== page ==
On January 26, President Joe Biden signed a series of executive actions focused on racial equity. Among four orders issued, he committed to curtailing the federal government’s relationship with private prisons. The order, which reinstates an Obama-era policy, will have relatively limited impact, however—and doesn’t apply at all to immigrants detained by ICE.
“Privately operated criminal detention facilities consistently underperform Federal facilities with respect to correctional services, programs, and resources,” the order reads. “We should ensure that time in prison prepares individuals for the next chapter of their lives […] The Attorney General shall not renew Department of Justice contracts with privately operated criminal detention facilities, as consistent with applicable law.”
As Biden noted, a 2016 DOJ investigation found safety and security in private prisons to be lower than in federal prisons. But that doesn’t even get into the ethical conversation about companies profiting from keeping more people imprisoned. As Filter has reported, the manifold problems associated with private prisons, such as those in Denver, Colorado and Delaware County, Pennsylvania, include poor medical care, health standards violations, torture, suicide, violence and more.
To break the system down: The federal government detains and incarcerates people largely through the Bureau of Prisons (BOP), which operates prisons and jails nationwide. These range from high-security United States Penitentiaries like USP Leavenworth, Kansas, which hold people convicted of federal crimes, to facilities like the Metropolitan Detention Center, Brooklyn, which hold people awaiting trial in federal court.
In addition, the US Marshals Service (USMS), the law enforcement arm of the federal courts, detains hundreds of thousands of people each year, including those convicted of a crime and those who are not. The USMS does not own any prisons or jails—instead, it takes people to county jails, private prisons and some federal facilities. Both the BOP and the USMS are divisions of the US Department of Justice (DOJ), which is why Biden’s order instructed the DOJ not to renew any private prison contracts.
Of the estimated total of 2.3 million incarcerated people in the US, 226,000—about 10 percent—are held in the federal system (including those detained by USMS and held in various non-federal facilities), per March 2020 Prison Policy Initiative figures. The Associated Press estimates that 152,000 are currently held by the BOP and 14,000 by private prisons.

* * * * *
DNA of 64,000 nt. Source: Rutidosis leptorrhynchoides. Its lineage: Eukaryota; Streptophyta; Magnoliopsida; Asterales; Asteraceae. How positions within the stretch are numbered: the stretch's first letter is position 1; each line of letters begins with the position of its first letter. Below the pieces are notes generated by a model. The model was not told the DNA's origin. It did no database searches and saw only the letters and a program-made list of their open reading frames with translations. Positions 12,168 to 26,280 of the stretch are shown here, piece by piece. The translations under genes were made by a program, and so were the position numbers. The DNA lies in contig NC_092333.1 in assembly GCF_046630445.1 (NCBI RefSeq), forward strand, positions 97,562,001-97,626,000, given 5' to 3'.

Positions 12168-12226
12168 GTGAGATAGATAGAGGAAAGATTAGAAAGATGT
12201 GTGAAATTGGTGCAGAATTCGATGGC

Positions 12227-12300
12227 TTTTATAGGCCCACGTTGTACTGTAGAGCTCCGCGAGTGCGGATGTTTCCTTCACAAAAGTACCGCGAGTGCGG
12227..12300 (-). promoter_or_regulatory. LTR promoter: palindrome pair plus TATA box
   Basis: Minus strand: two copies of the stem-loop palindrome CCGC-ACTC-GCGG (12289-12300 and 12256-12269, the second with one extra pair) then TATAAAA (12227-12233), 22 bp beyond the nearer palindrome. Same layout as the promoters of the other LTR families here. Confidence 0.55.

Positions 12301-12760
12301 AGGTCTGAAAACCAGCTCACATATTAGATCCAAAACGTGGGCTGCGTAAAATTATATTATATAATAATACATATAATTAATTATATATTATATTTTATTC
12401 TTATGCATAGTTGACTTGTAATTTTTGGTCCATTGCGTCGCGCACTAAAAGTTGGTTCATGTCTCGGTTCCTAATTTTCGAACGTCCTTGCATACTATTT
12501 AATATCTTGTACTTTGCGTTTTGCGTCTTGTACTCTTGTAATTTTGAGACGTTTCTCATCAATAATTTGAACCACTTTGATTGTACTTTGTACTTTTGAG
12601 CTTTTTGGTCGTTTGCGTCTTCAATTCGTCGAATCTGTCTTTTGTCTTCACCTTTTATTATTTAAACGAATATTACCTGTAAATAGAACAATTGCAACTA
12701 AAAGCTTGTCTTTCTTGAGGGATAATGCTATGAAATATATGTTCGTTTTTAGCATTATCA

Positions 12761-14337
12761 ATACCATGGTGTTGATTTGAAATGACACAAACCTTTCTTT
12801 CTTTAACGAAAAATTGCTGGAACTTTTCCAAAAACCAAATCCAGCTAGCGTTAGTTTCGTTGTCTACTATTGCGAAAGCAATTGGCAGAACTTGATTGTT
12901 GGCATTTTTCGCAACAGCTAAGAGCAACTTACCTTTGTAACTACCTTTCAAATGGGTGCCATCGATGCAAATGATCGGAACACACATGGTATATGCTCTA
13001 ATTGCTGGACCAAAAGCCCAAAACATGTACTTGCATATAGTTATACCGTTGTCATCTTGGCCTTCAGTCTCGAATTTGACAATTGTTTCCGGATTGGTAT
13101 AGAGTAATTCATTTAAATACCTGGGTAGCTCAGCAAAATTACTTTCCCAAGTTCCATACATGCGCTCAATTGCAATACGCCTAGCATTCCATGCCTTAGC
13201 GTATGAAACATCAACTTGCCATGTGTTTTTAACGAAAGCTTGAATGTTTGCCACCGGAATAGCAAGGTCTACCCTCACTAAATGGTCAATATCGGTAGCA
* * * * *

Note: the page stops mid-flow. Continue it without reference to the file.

This means that under 10 percent of all the people incarcerated by the federal government, or under 1 percent of all people behind bars in the US, are held in private prisons covered by Biden’s order. (The order doesn’t, of course, apply to states’ contracts with private prisons).
So while the executive action is likely to make the federal system marginally more humane—and illustrates why the private prison industry heavily backed Republican candidates in the 2020 elections—it comes with major limitations and caveats.
One, of course, is that it doesn’t reduce the government’s prison population. The 14,000 people currently held in private prisons on federal charges will presumably be transferred to BOP facilities, not released. Besides the inherent violence of all incarceration, federal facilities have their own appalling records of human rights violations, including negligence and denial of communication with loved ones during the pandemic, torture, forced treatment and many other abuses.
But another area of human rights abuses that Biden’s order does nothing to change is immigration detention. Immigrations and Customs Enforcement (ICE) is the federal agency that focuses on detaining people charged with immigrations violations. Per 2017 data, three out of four immigrants detained by ICE are held in private prisons.
Because ICE is not part of DOJ but rather comes under the Department of Homeland Security umbrella, Biden’s order does not apply to ICE. It is therefore misleading to say that Biden is ending the federal government’s use of private prisons: Over 27,000 immigrants held in them would argue otherwise. Biden is reportedly considering ending immigrant detention in private facilities, but is not currently prioritizing it.
His January 26 order, let’s remember, merely nixes a Trump-era policy to reestablish the Obama administration’s position. After everything that happened in 2020, after millions of people took to the streets all over the world to protest racial injustice, is the best we can do to go right back to where we were in 2016?
President Biden will have go much further if he’s to demonstrate sincerity in his purported pursuit of racial justice.